For me, diversity and inclusion was as much of a foregone conclusion as it is a catharsis.
When you grow up checking the ‘Other’ box because official documents are anything but contemporary, and you see and feel differences in the way people are, you get curious. At least, that’s what happened to me.
So, I took that lifetime of diversity experience into academia… I had to find some authoritative explanation of why people behave as they do about social issues, like race and gender equality. All those issues seemed most prevalent in government and politics, so that’s where I began my search. Political Science, law school, a Master’s… whew, all I wanted was answers to why diversity poses a problem.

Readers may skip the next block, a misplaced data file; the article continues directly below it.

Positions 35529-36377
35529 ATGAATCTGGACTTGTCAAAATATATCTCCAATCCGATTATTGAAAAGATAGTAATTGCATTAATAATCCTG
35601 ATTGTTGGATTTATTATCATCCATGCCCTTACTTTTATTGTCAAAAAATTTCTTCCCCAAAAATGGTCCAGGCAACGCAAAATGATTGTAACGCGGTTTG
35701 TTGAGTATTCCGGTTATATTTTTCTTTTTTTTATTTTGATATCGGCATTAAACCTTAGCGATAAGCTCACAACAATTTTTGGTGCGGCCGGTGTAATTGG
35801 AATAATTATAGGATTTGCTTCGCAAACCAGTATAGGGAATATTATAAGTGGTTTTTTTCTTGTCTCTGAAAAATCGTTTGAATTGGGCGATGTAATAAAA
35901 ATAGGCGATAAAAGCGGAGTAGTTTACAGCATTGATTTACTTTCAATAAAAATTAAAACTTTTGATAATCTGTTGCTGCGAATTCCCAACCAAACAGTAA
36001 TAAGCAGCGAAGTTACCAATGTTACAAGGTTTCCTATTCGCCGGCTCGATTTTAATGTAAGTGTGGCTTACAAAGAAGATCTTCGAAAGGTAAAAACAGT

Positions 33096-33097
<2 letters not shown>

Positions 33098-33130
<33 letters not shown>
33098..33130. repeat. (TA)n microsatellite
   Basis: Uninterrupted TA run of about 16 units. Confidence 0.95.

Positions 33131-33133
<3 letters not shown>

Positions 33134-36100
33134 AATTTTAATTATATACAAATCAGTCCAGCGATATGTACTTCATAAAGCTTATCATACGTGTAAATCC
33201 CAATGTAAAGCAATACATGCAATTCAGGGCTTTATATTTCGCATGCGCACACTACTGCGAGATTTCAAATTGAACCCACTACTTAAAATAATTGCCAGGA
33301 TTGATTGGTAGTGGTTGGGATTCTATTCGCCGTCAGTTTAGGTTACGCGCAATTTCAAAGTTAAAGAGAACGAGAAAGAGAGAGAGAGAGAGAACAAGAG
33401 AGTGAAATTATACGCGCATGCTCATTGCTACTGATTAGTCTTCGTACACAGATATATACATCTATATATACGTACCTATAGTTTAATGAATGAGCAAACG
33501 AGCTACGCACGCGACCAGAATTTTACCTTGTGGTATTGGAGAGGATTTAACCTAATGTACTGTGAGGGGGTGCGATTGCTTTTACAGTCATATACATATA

Intellectualization, after all, IS a coping mechanism.
Because I couldn’t understand why people fail at inclusion, that is, why they can’t seem to recognize the things they share or how they treat themselves thru how they treat others, or just… how to work together towards the “bigger” values (because you don’t need any label to be honest or kind).
Hence, becoming a diversity and inclusion expert, helping companies make inclusion work. See: Encompassingness. Hence, the concept of Concurrent Good, my way to model how we can work together individually.
At the end of the day, I see a real need for new ways of thinking about our differences. It’s time to innovate inclusion because efforts up til now have created pain and division, and I – with all my Otherness – will try to make that happen.